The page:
Regular readers of the MyMac website or listeners to the MyMac.com podcast will be familiar with the disappointment expressed by Tim Robertson and myself about the divergence in compatibility between Microsoft Office versions on the Windows and Macintosh platforms.
Unlike Microsoft, one of the other giants of the software industry that also straddles the Apple and PC divide recognizes the business benefits that truly embracing a cross-platform approach can offer – that company is Adobe.
Maybe it is because Adobe started in the font business (where the look of text needs to be consistent on different computers), and originally developed for the Macintosh alone, but their approach has always recognized that making it easier to share data benefits everyone. Take the development of their Portable Document Format (PDF) technology – using PDF means that any document can be distributed to any user, and that document will always appear and print exactly as the creator intended – whatever the computing platform being used, and whatever the print platform might be (be it a cheap inkjet or a high end professional print setting machine).
Look at Adobe’s bread and butter nowadays – the mighty Creative Suite, incorporating the heavyweights Photoshop, Illustrator and InDesign – these applications not only use their own functionally identical file formats on the Windows and Mac platforms, but also a common feature set and interface for each. This allows a user to learn the applications on their platform of choice – and once learnt, that knowledge will apply whichever the underlying computing platform might be, thus strengthening the value of the Adobe creative proposition. It will be interesting to see with their newest CS3 suite how they have approached migrating the acquired applications from Macromedia to this approach.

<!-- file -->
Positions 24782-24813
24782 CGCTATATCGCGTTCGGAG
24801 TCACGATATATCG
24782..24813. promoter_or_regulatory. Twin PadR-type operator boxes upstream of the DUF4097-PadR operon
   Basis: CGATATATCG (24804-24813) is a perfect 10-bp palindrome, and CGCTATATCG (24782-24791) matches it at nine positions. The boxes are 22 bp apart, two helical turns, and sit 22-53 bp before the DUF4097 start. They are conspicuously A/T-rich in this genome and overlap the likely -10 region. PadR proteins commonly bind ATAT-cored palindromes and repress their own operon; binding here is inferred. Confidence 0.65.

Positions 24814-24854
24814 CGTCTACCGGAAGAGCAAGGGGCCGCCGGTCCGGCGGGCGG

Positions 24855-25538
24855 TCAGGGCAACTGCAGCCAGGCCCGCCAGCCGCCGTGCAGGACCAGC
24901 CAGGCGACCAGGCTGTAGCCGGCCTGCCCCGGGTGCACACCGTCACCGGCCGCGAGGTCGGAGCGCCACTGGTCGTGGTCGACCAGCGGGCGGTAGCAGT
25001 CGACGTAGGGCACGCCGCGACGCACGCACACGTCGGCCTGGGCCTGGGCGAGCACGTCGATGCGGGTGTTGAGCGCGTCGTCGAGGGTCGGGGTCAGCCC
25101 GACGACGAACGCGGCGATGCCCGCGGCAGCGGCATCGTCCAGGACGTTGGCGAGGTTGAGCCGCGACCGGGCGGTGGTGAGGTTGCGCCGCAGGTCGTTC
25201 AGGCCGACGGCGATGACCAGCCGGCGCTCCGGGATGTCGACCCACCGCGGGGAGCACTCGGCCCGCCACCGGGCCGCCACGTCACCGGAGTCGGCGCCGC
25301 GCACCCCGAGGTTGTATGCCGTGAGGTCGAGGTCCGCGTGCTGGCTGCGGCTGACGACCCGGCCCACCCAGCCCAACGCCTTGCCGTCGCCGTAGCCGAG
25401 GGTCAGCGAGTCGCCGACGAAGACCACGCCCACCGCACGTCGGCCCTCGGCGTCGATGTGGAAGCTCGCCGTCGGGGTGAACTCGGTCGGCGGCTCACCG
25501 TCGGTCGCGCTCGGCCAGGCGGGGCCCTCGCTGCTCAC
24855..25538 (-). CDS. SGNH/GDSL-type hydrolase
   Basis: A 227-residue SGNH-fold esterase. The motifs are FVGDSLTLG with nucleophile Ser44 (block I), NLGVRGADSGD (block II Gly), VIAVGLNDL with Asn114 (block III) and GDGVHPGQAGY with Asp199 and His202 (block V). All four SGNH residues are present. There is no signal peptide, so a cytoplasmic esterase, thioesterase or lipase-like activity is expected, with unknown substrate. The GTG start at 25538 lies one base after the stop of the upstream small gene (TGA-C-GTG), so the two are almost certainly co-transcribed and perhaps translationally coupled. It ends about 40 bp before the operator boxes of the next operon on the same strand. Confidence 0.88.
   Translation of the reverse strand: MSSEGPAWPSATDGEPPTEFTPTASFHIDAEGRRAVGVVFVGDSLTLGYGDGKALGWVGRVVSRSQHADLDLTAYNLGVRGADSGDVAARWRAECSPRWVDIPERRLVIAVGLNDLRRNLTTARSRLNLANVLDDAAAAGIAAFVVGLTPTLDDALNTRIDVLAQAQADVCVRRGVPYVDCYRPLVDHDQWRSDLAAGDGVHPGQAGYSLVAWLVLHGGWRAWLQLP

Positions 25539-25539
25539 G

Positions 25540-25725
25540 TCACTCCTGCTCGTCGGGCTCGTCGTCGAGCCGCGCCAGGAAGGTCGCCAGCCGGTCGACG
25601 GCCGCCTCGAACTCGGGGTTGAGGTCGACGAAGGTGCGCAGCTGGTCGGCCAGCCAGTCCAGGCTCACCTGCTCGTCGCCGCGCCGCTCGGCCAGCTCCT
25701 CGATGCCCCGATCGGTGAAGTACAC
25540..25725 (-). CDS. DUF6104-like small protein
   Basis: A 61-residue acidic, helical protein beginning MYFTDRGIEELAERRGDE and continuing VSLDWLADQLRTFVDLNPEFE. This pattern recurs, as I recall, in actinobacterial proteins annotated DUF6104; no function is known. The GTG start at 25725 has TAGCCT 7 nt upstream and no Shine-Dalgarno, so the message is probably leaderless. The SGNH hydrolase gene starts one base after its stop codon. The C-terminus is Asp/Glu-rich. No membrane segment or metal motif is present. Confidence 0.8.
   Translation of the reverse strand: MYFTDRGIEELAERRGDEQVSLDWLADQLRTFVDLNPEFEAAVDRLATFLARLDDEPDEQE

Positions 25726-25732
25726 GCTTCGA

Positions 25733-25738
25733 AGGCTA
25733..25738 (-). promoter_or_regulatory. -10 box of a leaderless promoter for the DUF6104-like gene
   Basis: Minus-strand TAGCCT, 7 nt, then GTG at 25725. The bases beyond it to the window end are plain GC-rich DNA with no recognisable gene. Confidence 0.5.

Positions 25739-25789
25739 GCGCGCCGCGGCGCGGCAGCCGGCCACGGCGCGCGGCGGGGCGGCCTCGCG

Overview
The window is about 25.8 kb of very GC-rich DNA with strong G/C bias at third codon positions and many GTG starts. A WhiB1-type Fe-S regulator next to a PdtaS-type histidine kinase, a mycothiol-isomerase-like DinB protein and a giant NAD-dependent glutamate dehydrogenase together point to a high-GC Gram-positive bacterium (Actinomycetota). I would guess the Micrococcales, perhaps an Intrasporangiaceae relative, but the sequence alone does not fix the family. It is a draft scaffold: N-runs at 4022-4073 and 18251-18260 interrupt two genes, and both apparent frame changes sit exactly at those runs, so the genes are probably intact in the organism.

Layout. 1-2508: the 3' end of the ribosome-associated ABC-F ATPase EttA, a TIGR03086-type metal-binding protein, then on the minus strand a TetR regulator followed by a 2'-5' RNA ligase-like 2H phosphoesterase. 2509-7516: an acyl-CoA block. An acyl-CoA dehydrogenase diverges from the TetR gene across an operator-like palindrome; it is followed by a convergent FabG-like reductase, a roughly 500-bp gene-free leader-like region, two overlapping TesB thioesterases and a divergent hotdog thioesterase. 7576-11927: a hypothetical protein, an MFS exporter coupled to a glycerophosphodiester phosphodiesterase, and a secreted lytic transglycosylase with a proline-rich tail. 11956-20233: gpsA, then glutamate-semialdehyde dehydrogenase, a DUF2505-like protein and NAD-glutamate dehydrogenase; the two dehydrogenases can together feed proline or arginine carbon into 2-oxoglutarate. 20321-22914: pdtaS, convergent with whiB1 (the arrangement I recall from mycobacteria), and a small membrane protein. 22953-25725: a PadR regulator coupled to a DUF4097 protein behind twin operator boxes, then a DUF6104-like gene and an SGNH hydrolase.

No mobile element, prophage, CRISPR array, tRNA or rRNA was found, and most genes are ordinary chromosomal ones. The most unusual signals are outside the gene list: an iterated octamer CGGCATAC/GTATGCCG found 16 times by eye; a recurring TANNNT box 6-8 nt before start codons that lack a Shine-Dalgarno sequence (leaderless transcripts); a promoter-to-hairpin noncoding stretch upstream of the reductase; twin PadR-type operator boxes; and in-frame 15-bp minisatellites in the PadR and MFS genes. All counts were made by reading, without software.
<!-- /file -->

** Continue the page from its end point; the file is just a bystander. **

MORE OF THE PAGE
They have taken it further with Photoshop Lightroom, their new photography workflow application. Aimed at professional and high-end amateur photographers, Lightroom offers similar functionality to Apple’s Aperture – a single environment where large numbers of photos can be managed, categorized and adjusted, with all changes being non-destructive. However, Aperture is only available for the Mac (and powerful ones at that), whereas Lightroom will run on on lower-end hardware in either OS X or Windows. As with the CS apps, the user environment is the same on either – in fact, when you buy it both versions ship in the same box and your license key will activate either version.
One of the key advantages that Lightroom or Aperture offer photographers is that they can work effectively on RAW image files. RAW files are minimally processed by the camera, and as such offer the most flexibility in terms of adjustments – but they have to be processed and rendered in order to be viewed. Each camera manufacturer does this a different way – so for software to support all of the RAW formats, the software house must work with each camera manufacturer to provide RAW support. Adobe recognizes that this is less than optimal, and replicating its approach to print with PDF has created the DNG format for RAW image files. While no cameras support DNG directly as yet, all of Adobe’s image apps can convert a RAW file to DNG, and once converted the DNG image retains all of the advantages of RAW while yet again becoming a cross-platform and cross-application document.
As Macintosh users, we should appreciate how Adobe have continued to create and promote interoperability between disparate hardware and software solutions. Perhaps one of these days Microsoft will look to replicate Adobe’s example…